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October 24. 2011 10:37PM

Gardner puts off announcing primary date until next week

CONCORD _ Secretary of State William Gardner said today he decided to put off announcing the date of the New Hampshire first-in-the-nation presidential primary until next week.

Gardner told the New Hampshire Union Leader that after seriously considering making the announcement this afternoon, he decided that he did not want to have his announcement conflict with any presidential candidate coming into his office to file his or her candidacy for the primary.

Gardner appeared to be ready to call the media to his office this afternoon to announce the primary date, but then realized that Newt Gingrich was planning to come in to file his candidacy at about the same time.

Wanting to avoid a conflict with Gingrich or with any candidate, Gardner said he then decided not to announce the date any time during the filing period, which ends on Friday afternoon.

Gardner said that he decided not to risk having his own announcement on the date appear to draw attention to, or away from, any particular candidate either today or for the rest of the week.

“I'll wait until the filing period is over with,” Gardner said. “What if one candidate or another walks in in the middle of this?

“I don't want to interfere with any of the filings,” Gardner said. “So it will be next week.”

As UnionLeader.com has reported, Gardner is remaining quiet about the primary date, but now that Nevada Republicans have moved their caucus from Jan. 14 to Feb. 4, he is expected to schedule the primary for Jan. 10, 2012.

(Our earlier report follows.)

CONCORD — The weekend decision by Republicans in Nevada to move their presidential caucus from Jan. 14 to Feb. 4 has cleared the way for New Hampshire Secretary of State William Gardner to set the date of the New Hampshire first-in-the-nation primary.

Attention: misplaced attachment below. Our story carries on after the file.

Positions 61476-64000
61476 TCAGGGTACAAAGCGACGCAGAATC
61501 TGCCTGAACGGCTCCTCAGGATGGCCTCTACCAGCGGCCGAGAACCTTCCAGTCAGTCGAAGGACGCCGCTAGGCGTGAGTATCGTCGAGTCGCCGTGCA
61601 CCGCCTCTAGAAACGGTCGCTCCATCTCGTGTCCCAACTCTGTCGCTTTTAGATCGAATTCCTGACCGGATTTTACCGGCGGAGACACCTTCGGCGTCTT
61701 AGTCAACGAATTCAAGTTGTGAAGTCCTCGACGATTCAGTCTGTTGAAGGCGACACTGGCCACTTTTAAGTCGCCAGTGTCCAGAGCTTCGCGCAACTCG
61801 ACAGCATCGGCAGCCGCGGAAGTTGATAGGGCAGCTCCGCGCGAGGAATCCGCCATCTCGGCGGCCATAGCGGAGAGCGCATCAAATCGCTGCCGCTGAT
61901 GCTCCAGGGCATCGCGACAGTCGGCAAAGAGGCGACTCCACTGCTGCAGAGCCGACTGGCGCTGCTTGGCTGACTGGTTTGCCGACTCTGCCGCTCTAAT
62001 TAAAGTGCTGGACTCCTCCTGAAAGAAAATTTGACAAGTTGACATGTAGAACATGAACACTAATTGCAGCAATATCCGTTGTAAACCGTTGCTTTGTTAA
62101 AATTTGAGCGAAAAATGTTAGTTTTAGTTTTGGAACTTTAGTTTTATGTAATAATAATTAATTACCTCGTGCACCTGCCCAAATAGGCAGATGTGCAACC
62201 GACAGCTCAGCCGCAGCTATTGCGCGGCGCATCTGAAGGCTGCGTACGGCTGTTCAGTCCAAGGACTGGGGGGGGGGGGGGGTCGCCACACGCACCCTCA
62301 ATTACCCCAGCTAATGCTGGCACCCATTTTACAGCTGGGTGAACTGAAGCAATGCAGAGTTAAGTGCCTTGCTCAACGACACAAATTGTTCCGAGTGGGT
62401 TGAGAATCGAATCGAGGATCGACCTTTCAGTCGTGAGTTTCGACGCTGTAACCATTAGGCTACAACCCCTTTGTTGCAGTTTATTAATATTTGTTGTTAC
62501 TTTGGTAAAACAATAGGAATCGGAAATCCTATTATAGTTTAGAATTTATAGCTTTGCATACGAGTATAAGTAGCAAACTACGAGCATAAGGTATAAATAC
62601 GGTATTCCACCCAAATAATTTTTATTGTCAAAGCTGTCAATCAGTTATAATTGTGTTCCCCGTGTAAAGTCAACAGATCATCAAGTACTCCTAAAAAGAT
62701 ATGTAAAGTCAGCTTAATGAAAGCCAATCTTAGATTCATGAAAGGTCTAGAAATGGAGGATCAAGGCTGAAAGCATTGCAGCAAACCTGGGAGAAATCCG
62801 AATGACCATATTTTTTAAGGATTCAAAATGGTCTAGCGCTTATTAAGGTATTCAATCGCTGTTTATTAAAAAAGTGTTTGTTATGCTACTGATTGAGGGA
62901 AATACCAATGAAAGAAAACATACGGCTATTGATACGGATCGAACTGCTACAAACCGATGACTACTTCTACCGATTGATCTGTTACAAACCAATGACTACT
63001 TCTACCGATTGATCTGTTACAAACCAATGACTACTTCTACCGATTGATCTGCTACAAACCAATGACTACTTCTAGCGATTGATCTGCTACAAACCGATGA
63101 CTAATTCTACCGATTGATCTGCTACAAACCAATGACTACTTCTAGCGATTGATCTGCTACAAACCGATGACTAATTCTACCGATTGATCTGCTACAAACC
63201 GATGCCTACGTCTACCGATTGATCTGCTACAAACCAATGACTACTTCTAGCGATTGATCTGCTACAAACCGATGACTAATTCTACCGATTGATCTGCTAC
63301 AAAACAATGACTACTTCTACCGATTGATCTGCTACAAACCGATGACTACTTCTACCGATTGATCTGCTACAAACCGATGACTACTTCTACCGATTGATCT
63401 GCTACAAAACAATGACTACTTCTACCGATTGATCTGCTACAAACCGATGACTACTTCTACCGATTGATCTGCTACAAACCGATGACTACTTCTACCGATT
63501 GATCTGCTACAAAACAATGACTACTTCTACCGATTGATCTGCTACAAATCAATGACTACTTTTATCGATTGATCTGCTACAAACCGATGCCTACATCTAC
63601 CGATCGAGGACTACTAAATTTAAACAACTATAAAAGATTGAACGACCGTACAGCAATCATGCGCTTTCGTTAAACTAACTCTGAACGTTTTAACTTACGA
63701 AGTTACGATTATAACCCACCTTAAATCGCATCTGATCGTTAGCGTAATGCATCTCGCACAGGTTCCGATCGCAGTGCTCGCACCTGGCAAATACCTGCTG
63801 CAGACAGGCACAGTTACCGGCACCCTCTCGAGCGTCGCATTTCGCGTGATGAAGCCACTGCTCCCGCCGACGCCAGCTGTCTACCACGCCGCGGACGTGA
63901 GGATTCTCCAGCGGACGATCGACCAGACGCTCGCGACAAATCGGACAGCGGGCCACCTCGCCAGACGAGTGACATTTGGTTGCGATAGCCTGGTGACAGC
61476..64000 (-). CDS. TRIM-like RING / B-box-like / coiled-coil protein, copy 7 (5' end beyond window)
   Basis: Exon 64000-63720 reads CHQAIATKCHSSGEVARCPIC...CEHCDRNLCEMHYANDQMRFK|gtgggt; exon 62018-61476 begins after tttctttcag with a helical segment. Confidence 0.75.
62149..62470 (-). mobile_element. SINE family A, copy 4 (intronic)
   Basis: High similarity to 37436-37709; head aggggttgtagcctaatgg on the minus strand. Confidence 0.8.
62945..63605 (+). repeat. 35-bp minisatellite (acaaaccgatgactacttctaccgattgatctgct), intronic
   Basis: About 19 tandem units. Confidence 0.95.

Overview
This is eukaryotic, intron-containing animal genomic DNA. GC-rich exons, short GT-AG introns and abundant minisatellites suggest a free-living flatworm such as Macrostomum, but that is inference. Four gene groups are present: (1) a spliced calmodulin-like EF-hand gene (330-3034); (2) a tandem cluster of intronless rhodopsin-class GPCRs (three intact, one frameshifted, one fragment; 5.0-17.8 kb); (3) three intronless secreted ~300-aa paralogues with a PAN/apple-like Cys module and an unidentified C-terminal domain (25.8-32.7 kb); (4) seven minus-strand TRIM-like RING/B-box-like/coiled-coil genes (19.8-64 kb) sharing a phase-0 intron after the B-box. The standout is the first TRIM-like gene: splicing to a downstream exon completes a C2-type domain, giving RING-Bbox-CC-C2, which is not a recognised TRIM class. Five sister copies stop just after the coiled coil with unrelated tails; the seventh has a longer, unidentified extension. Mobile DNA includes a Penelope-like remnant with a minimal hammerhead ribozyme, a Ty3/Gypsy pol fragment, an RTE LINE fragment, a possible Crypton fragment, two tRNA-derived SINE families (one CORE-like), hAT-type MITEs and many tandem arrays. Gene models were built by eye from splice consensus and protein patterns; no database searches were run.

Gardner is expected to set the date for the primary soon, perhaps as early as today, and while it's never final until he makes a decision and announces it, the expected date is Tuesday, Jan. 10.

That is the date left “open” by the Nevada move. It would slot New Hampshire into the schedule a week after the Iowa caucus, which is scheduled for Jan. 3, and 11 days ahead of the South Carolina Republican Primary.

New Hampshire law requires Gardner, as the state's top election official, to schedule the primary at least seven days ahead of any “similar election.”

Gardner determined — based on his knowledge of the legislative intent of state lawmakers in passing the original law about 35 years ago, and amendments in later years — that the Nevada caucus should be viewed as a “similar election” under the law.

That meant the primary had to be scheduled at least a week ahead of Nevada's caucus on Saturday, Jan. 14.

But Iowa had scheduled its caucus for Tuesday, Jan. 3, and there is an unwritten tradition that the primary, like all other elections in New Hampshire, is held on Tuesdays.

Gardner was left with no Tuesday a week ahead of Nevada in January on which to schedule the primary.

As a result, he announced on Oct. 12 that unless Nevada moves its caucus, he would be left with no choice but to consider scheduling the primary for December. He called Dec. 6 and 13 “realistic options.”

Some media reports have contended that Gardner's mention of December was a bluff because, they reported, the December dates, would have violated a federal law requiring that military ballots be mailed overseas at least 45 days ahead of an election.

But in fact Gardner had a plan to deal with that issue and could have scheduled an early- or mid-December primary without violating federal law. It appears now to have become a moot issue.

Republican National Chairman Reince Priebus became personally involved in negotiations with Nevada Republican leaders over the past two weeks, as did Republicans from New Hampshire and Iowa.

Some candidates vowed to boycott campaigning in Iowa.

Late last week, there were clear signs that Nevada Republicans were ready to change the date. In order to remain clear of other early states, such as South Carolina on Jan. 21 and Florida on Jan. 31, Nevada Republicans on Saturday voted to schedule their caucus for Feb. 4.

This put their event fifth in the nation, but more importantly to Nevada, first in the West.

Nevada Democrats followed the Republican move by scheduling their caucus on Jan. 21, since there is no primary on the Democratic side in South Carolina that day.

The entire episode was prompted by Florida's decision several weeks ago to hold its primary on Jan. 31.


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